Under the Banner of Heaven by Jon Krakauer
My rating: 3 of 5 stars
The intertwining of the story behind the murder of Brenda Lafferty and her daughter with the history of the Mormon church is interesting, as it lends context to the murder. However, the "bone-chilling" atmosphere that others have mentioned is lessened because of this continued flipping between modern and historic reporting.
Krakauer's mission seems to be to explain (and condemn) the so-called fundamental movements, those adhering to Joseph Smith's Principle 132 encouraging polygamy. As a result, mainstream Mormon leaders have taken fault with the book and there's a lengthy response/rebuttal at the end of the edition I read. By merely recounting the more sensational and troubling aspects of the religion, he does a disservice to the reader by not giving us a background on their beliefs, customs and practices. I'm still a little unclear about the wards, stakes and other divisions, while I'm quite clear on the Mountain Meadows Massacre.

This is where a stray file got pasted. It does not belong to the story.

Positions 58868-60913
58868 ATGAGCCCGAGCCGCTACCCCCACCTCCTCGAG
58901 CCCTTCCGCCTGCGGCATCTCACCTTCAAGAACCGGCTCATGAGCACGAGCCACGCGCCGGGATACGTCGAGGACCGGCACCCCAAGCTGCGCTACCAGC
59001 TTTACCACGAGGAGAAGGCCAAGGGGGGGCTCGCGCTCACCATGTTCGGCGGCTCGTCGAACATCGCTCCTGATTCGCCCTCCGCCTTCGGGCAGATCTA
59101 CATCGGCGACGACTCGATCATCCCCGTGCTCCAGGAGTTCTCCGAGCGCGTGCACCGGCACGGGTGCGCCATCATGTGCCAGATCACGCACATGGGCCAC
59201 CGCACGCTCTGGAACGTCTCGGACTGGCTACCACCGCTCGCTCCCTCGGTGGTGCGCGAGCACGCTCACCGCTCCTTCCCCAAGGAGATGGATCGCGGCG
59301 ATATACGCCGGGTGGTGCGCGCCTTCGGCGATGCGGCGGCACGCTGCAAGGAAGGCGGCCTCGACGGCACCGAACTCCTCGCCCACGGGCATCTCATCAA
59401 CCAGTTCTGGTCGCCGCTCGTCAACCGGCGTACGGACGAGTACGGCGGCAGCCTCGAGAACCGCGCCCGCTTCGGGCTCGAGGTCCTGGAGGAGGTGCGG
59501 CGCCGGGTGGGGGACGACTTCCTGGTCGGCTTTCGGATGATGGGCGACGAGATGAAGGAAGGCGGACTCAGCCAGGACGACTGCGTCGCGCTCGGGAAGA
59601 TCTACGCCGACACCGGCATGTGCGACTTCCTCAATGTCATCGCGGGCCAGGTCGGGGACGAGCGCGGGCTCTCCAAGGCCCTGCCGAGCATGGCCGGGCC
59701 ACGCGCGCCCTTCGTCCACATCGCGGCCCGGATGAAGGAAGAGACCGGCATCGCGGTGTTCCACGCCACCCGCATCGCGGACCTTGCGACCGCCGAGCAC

This isn't to say that I approve of the breakaway sects like the UEP, but that this isn't a balanced view of the religion as a whole. If you're looking for a book the murders and the thinking that leads to a Warren Jeffs compound (or the compound on "Big Love"), this is a good resource, but if you're looking to understand who and what the Mormons are, not so much.
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